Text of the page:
Everyone is looking for a safer neighbourhood in which to raise their children - including herons.
More than a dozen herons visited a local subdivision along Spruce Street Monday and again on Tuesday.
Fouad Shalaby's parents live in the area and called him when they noticed the birds perched in one of the trees on Atlee Avenue. When he arrived, Shalaby and his parents sat outside watching the large birds squawk and scrap with one another.
"We were the only ones watching them though; no one else seemed to care," he said.
And that seemed to be the case on Wednesday, too.
The birds had moved to another tree, this time on Mahon Avenue, but no one seemed to notice. A couple of joggers ran by without even glancing up and a mailman walked by, only to comment that he barely noticed the birds.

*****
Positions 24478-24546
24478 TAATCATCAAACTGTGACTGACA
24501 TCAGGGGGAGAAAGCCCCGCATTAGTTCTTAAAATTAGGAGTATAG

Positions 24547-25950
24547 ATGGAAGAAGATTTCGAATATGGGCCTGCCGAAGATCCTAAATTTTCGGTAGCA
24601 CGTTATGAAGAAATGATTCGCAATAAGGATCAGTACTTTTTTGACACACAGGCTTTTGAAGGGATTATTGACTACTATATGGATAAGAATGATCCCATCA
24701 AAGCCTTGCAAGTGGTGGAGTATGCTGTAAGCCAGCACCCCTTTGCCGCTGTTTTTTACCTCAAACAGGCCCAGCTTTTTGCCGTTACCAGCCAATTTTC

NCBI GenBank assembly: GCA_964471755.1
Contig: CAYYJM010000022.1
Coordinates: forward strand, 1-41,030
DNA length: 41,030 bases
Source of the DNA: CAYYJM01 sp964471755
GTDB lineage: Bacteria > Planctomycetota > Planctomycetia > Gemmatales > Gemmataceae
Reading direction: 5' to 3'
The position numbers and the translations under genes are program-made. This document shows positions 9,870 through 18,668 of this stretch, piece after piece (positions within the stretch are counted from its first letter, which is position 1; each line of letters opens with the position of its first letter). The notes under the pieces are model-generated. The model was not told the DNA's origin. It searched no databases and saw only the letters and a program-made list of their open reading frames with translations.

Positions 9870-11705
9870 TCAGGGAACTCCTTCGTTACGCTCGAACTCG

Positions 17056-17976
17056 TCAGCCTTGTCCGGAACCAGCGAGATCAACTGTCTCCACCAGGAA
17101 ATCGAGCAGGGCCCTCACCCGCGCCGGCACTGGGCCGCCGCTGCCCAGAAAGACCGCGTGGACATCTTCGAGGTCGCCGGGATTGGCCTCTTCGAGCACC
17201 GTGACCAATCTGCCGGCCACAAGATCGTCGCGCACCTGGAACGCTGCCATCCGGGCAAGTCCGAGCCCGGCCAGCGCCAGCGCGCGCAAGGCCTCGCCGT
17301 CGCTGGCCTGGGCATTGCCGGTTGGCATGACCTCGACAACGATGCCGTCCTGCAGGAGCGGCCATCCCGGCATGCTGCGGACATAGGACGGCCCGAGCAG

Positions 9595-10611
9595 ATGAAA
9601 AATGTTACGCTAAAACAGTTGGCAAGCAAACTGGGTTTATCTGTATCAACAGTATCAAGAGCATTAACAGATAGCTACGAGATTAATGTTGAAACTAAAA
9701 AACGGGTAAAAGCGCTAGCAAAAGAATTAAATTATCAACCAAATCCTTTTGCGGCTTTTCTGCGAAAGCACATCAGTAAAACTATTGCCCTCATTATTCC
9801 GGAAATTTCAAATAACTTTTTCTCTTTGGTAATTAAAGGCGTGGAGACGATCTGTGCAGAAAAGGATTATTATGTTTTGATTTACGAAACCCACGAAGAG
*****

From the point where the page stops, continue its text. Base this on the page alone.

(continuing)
This neglect is a good thing, said Yolanda Brooks, communications coordinator for the Wildlife Rescue Association in Burnaby.
"People should keep their distance and leave them alone," she said.
According to the association, the subspecies of heron that live in the Lower Mainland nest in colonies to better protect their chicks. What's more, it's not unusual to see them move away from wetlands to woodland areas to nest.
"The chicks will be protected from things like the raccoons that will eat them," Brooks said. "As long as they're three to five kilometres from their feeding ground, they're able to feed themselves and feed their chicks."
With Deer Lake in that range, it seems these herons have found a safe home to raise their young.
While Shalaby hadn't seen any herons in the area before, it's likely his new friends will be there until April, when the heron nesting season typically ends.